The largest Pearl Harbor memorial in the Bay State, however, stretches directly over Battleship Cove. Braga Bridge, which connects Fall River to Swansea via I-195, is named for Fall River-native Charles M. Braga, Jr.

Braga, who was a sailor aboard the USS Pennsylvania, lost his life in the Pearl Harbor attack. He is remembered as the first serviceman from Fall River to die in World War II.

The USS Massachusetts with Braga Bridge in the background (courtesy of travel.gather.com)
For more information about Pearl Harbor history, Battleship Cove and today's memorial ceremony, visit:

December 2, 2011

Boston's Celtic Music Fest (BCMFest) to Celebrate 9th Anniversary in January, 2012


Do you live in the Boston area? Do you love Celtic music? Are you looking for something fun to do on Friday, January 6th and Saturday, January 7th?

If you answered "yes" to the above questions, you should seriously consider picking up some tickets to the ninth annual BCMFest (Boston's Celtic Music Fest). The weekend festival will showcase Greater Boston's top musicians and dancers from the Irish, Scottish, Cape Breton and other Celtic traditions.

Founded by local Celtic musicians Laura Cortese (Scottish fiddle) and Shannon Heaton (Irish flute), the BCMFest organization, which puts on the annual concert as well as other Celtic music events, lists the four following objectives on its website:
  1. To produce locally-based Irish, Scottish and Cape Breton music and dance in an upbeat and all-ages friendly environment. 
  2. To bolster appreciation for traditional Celtic music and dance among youth and the greater Boston community. 
  3. To support a living, changing tradition by encouraging cross-genre collaboration and innovation among dancers and musicians of all generations.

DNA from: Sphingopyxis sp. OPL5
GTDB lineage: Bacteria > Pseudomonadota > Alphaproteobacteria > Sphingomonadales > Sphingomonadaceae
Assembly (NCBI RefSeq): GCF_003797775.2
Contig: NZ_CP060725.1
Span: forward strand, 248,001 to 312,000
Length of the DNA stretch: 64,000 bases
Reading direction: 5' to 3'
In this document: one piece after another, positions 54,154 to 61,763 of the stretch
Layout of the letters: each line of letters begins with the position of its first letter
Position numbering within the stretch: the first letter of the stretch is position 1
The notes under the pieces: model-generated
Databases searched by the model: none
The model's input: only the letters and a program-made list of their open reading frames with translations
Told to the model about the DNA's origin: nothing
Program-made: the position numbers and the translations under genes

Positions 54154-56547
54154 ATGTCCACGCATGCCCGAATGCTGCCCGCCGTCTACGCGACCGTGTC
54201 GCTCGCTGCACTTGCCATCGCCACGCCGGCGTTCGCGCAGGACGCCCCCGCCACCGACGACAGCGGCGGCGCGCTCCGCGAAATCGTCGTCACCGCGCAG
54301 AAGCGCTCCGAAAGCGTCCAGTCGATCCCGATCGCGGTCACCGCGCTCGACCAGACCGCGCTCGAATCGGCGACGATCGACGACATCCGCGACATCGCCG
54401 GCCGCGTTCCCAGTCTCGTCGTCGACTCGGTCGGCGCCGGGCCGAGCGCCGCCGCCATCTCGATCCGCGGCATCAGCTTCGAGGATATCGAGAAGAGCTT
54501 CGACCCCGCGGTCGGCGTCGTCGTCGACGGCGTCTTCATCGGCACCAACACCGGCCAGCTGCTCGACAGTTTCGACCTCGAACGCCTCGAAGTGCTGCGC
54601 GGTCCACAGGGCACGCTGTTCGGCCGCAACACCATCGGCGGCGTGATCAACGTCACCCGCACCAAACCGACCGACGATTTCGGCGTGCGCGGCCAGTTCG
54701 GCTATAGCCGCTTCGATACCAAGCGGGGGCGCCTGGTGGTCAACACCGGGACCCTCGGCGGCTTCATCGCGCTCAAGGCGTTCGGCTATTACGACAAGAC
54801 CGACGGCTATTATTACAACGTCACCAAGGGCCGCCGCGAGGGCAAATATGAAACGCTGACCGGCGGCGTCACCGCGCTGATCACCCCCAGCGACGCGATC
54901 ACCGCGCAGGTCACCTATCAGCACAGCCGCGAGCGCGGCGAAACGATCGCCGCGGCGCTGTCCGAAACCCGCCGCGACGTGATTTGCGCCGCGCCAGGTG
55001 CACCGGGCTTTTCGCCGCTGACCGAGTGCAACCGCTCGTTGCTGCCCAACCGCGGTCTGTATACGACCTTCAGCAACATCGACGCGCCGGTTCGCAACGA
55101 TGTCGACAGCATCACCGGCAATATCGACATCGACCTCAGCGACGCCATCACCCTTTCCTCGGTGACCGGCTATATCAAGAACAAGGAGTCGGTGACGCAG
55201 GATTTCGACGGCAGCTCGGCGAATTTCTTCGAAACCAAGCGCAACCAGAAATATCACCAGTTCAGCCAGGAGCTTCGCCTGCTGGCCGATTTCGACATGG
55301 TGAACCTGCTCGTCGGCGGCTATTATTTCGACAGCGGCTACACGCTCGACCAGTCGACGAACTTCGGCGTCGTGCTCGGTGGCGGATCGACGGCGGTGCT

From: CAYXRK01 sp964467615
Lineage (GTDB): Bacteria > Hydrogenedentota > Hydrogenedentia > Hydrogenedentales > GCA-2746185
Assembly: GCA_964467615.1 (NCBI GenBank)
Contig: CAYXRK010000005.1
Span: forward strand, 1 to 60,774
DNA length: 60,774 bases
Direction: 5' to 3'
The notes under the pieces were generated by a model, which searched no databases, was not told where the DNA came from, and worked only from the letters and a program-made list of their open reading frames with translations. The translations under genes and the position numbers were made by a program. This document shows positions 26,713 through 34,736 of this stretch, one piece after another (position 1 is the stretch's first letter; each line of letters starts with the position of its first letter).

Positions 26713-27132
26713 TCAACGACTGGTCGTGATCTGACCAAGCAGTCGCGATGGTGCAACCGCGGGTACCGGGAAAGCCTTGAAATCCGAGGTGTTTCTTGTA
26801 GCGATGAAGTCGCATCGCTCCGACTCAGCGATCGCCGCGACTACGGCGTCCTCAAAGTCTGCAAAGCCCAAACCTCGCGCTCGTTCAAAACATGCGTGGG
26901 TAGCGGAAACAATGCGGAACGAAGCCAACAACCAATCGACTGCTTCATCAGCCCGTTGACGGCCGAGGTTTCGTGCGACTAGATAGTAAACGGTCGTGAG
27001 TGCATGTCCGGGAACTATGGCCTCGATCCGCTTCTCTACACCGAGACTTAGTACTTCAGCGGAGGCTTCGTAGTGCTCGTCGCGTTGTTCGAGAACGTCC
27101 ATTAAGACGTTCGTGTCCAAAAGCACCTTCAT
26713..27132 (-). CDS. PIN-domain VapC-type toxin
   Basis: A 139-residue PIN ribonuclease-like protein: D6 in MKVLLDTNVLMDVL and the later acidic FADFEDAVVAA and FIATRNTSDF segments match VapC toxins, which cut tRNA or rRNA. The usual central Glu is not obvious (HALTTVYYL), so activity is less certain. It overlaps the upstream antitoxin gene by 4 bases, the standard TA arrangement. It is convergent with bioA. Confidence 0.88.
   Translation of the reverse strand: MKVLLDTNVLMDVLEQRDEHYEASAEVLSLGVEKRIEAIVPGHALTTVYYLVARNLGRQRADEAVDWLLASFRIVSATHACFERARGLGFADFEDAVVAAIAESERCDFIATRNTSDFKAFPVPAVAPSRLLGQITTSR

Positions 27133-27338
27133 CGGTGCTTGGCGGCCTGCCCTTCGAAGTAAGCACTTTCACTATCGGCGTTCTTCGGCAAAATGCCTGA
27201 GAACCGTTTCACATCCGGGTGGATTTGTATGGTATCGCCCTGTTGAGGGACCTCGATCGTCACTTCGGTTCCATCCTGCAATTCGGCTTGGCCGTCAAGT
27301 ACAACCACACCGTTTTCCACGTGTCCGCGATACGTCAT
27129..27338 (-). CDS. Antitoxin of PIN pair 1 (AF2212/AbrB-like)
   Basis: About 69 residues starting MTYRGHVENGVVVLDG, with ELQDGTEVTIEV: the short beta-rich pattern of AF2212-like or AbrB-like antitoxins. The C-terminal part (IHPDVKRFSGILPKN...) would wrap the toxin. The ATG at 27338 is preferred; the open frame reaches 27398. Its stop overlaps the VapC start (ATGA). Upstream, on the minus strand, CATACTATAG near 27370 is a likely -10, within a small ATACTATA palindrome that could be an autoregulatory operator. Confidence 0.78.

4. To produce a variety of collaborative projects and performances for, in and of the greater Boston community. 
    BCMFest 2012 will kick off on January 6th at 7pm with the Roots and Branches concert at Club Passim. The concert promises to offer a "fresh take on Celtic music from North America to Europe and back again" and will include a "diverse roster of special guests." 
     
    Triple Spiral
    Following Roots and Branches, a parade will leave from Club Passim and make its way to The Atrium for Boston Urban Ceilidh.  At Boston Urban Ceilidh, festival-goers will be able to experience a variety of dance music styles, including Scottish (Neil Pearlman and Friends), Breton (Triple Spiral) and New England contra (The Reiner Brothers).
     
    At BCMFest 2012's Saturday Dayfest, performers will include:

    Matt Heaton and Flynn Cohen will spearhead the festival's Saturday finale concert. They will be joined by "some of Greater Boston's most notable Celtic musicians, singers and dancers."

    For more information on BCMFest 2012, visit http://bcmfest.com/.
    Click here for ticket prices.
    You can find BCMFest on Twitter at @BCMFest.
    You can find me on Twitter at @TheBardOfBoston.